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I started up my ubuntu and it lead to a login prompt. I input the correct password for the account. It went to a black screen for a flash, but it made the default "bongo" error sound and aborted back to the same prompt. No error was displayed.

I know this is the right password, because inputting any other password will make the prompt say "Invalid Login". Only the correct password causes the error.

Also, on that note, my account is set to automatic login.

What can be done to fix this?

  • Can you login to the terminal? Press Ctrl-Alt-F2 to get to one, and try. – muru Aug 10 '14 at 18:05
  • @Tim, sometimes F1 has log messages hiding the prompt (or causing it to not show up). – muru Aug 10 '14 at 18:23
  • I was able to login using control-alt-f2 and using that prompt. I simply added a new user with new privileges as a cheap way around the problem. It seemed to say there was a KeyError in the cache or something – corvid Aug 10 '14 at 18:45
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From the info that you have provided it seems to me that there might be an issue with the display manager, it seems the display manager could not start your session or load the desktop environment.

There might also be an issue with the permission of the /tmp folder (happened in my case).

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  • I have the same problem. I login in F1 or F2 to reinstasll xorg, but same problem. What is Muru's suggestion you mentioned? – hakunami Mar 26 '15 at 1:21
  • @hakunami: The suggestion was "Can you login to the terminal? Press Ctrl-Alt-F2 to get to one, and try." ..note that you should ask a new question so that others can also help you.. – heemayl Mar 26 '15 at 14:33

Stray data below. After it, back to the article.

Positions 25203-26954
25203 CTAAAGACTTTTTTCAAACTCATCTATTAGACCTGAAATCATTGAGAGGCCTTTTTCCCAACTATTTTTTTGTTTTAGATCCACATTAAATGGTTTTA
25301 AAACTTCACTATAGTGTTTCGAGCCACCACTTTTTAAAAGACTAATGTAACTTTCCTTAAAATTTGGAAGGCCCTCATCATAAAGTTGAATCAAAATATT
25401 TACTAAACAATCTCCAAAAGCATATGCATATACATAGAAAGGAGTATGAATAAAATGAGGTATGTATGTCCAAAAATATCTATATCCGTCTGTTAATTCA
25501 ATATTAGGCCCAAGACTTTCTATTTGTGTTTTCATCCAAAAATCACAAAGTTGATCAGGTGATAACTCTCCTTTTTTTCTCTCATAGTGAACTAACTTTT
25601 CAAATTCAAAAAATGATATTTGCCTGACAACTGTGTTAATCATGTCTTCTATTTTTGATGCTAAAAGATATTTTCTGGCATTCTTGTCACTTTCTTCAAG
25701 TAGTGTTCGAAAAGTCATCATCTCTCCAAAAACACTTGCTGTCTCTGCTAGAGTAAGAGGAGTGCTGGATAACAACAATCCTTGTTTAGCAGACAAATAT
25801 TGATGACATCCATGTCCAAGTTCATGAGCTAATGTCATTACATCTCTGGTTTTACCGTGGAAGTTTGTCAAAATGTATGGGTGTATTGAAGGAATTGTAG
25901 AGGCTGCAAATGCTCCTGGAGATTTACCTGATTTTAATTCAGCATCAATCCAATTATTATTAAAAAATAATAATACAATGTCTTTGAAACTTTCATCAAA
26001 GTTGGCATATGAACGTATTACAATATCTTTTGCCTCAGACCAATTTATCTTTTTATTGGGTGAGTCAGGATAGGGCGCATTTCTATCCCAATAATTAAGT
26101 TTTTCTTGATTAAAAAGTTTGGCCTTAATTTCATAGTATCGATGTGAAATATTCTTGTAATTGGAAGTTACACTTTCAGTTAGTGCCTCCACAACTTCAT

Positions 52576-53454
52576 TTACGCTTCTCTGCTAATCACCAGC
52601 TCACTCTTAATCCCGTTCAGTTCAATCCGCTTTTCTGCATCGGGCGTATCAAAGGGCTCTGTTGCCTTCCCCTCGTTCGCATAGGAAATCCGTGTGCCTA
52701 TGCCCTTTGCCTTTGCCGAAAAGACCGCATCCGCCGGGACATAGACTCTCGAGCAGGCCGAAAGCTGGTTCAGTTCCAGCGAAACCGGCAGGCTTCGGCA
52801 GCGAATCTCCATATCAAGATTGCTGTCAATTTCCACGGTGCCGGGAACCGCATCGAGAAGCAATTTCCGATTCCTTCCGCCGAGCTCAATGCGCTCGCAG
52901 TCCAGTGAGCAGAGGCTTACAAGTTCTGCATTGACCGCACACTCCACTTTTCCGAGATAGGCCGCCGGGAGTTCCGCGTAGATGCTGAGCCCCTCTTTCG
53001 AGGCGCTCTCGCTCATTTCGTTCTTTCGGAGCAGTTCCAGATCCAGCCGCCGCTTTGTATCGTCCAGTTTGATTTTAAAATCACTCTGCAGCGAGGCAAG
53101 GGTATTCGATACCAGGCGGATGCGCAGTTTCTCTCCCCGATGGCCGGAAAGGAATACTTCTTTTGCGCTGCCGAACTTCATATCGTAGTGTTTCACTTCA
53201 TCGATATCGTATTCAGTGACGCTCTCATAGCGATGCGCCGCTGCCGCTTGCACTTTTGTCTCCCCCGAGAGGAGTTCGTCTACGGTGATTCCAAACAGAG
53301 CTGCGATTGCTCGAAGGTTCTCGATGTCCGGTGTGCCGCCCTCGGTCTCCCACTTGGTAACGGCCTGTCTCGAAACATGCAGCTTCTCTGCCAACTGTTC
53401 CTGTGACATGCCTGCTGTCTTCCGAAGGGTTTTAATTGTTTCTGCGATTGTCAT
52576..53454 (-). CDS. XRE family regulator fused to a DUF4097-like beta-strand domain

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I had done chmod 555 to my /home folder which created the problem. The solution is to change the permissions back by using someone else's laptop.

  1. do ssh (your laptop username)@(your IP)
  2. enter password(here u will be able to log in because you are accessing via terminal)
  3. cd ..
  4. chmod 755 (your username on laptop)

It solved the problem for me.

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  • SSH is not default-installed on laptops; the OP makes no indication that they have SSH, therefore this answer may not help future readers. – Thomas Ward Oct 21 '16 at 11:39
  • Press Ctrl-ALT-F1 for a local terminal, there is no need to do this remote – s1mmel Jul 5 '17 at 8:31
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I have solved this problem by deleting the file.I created using the same method above, just substitute the filename. I created a .sh file in /etc/profile.d and then reboot, the problem comes here.

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  1. CTRL + ALT + F2

  2. sudo rm /home/(username)/.Xauth*

  3. restart lightdm

  4. back to normal.

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